Baruch 3:35


30 Who has gone over the sea, and found her, and will buy her for pure gold? 31 No one knows the way to her, or is concerned about the path to her. 32 But the one who knows all things knows her, he found her by his understanding. The one who prepared the earth for all time filled it with four-footed creatures; 33 the one who sends forth the light, and it goes; he called it, and it obeyed him, trembling; 34 the stars shone in their watches, and were glad; he called them, and they said, "Here we are!" They shone with gladness for him who made them. 35 This is our God; no other can be compared to him. 36 He found the whole way to knowledge, and gave her to his servant Jacob and to Israel, whom he loved. 37 Afterward she appeared on earth and lived with humankind.

Hilary of Poitiers On the Trinity 4.42


As you have listened already to Moses and Isaiah, so listen now to Jeremiah inculcating the same truth as they: This is our God, and there shall be none other likened unto Him, Who has found out all the way of knowledge, and has given it unto Jacob His servant and to Israel His beloved. Afterward did He show Himself upon earth and dwelt among men. For previously he had said, And He is Man, and Who shall know Him ? Thus you have God seen on earth and dwelling among men. Now I ask you what sense you would assign to No one has seen God at any time, save the Only-begotten Son, which is in the bosom of the Father, when Jeremiah proclaims God seen on earth and dwelling among men? The Father confessedly cannot be seen except by the Son; Who then is This who was seen and dwelt among men? He must be our God, for He is God visible in human form, Whom men can handle.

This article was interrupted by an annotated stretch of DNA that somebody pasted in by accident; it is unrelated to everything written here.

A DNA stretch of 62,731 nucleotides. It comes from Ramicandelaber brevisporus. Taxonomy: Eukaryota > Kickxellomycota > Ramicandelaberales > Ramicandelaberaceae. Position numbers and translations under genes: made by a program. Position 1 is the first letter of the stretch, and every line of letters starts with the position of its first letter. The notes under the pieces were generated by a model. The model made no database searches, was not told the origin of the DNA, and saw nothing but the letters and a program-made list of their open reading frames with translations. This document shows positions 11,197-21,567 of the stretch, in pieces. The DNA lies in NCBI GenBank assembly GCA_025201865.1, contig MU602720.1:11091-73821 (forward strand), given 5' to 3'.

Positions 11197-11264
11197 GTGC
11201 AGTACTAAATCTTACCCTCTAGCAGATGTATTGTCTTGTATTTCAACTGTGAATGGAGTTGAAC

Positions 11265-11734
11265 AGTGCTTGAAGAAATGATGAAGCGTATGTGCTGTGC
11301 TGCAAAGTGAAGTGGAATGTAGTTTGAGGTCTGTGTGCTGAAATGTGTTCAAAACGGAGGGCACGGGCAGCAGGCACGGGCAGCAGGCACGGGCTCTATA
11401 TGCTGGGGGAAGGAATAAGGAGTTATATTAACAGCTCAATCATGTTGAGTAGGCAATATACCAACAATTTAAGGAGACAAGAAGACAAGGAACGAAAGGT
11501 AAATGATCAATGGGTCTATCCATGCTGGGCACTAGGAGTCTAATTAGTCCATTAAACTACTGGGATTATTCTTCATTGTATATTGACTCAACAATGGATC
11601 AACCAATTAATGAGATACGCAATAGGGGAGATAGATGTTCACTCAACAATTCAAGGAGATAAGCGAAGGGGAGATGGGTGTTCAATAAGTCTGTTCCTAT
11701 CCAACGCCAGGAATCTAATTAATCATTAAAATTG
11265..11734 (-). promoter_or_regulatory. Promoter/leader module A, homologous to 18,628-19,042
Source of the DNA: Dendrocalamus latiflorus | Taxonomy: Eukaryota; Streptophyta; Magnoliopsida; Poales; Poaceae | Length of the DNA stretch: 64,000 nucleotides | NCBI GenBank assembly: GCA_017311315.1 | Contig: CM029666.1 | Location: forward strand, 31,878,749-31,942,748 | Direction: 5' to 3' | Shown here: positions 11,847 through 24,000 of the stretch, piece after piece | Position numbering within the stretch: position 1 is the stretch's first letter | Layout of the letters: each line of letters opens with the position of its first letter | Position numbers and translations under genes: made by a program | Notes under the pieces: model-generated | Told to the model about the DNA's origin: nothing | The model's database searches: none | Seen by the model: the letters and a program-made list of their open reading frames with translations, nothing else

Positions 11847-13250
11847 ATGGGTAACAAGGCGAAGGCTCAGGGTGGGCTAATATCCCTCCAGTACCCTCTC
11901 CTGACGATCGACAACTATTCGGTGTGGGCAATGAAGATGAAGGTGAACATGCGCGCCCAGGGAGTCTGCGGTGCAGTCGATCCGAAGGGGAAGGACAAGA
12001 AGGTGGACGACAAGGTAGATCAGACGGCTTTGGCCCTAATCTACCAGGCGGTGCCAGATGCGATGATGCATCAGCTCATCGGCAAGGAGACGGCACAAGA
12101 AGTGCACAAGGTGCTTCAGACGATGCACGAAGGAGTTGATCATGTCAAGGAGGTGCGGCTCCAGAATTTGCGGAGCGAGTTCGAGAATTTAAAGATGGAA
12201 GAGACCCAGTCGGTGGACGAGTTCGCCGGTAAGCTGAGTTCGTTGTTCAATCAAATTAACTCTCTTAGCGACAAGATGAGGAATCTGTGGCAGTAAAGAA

Notes and References

"... A similar case of parallel thinking, but not necessarily direct influence, is the application of Moses’ famous saying about the Torah in Deuteronomy 30:12–14 to Wisdom in Baruch 3:29–30 and to Christ in Romans 10:5–8. Nevertheless, Baruch 3:37[38] is by far the most commonly cited verse of Baruch by patristic and medieval Christian exegetes, including Ambrose, Augustine, Cyprian, Cyril of Jerusalem, Gregory of Nazianzen, Gregory of Nyssa, Hilary of Poitiers, Hippolytus, John Cassian, John Chrysostom, John of Damascus, Lactantius, Rufinus, and Theodoret, as well as Thomas Aquinas and John of the Cross. Most of these authors quote the full passage Baruch 3:36–38 (beginning with “This is our God”) to make a point about the relationship between the Father and the Son, usually that the Son is co-eternal with and equal to the Father. The quotation is often attributed to Jeremiah rather than Baruch, presumably because of Jeremiah’s greater authority. Augustine quotes Baruch 3:36–38 in a chapter of City of God about Jeremiah, although he acknowledges that “some attribute this testimony not to Jeremiah, but to his secretary, who was called Baruch; but it is more commonly attributed to Jeremiah.” ..."

Hogan, Karina Martin "Baruch" in Oegema, Gerbern S. (ed.) The Oxford Handbook of the Apocrypha (pp. 123-136) Oxford University Press, 2021

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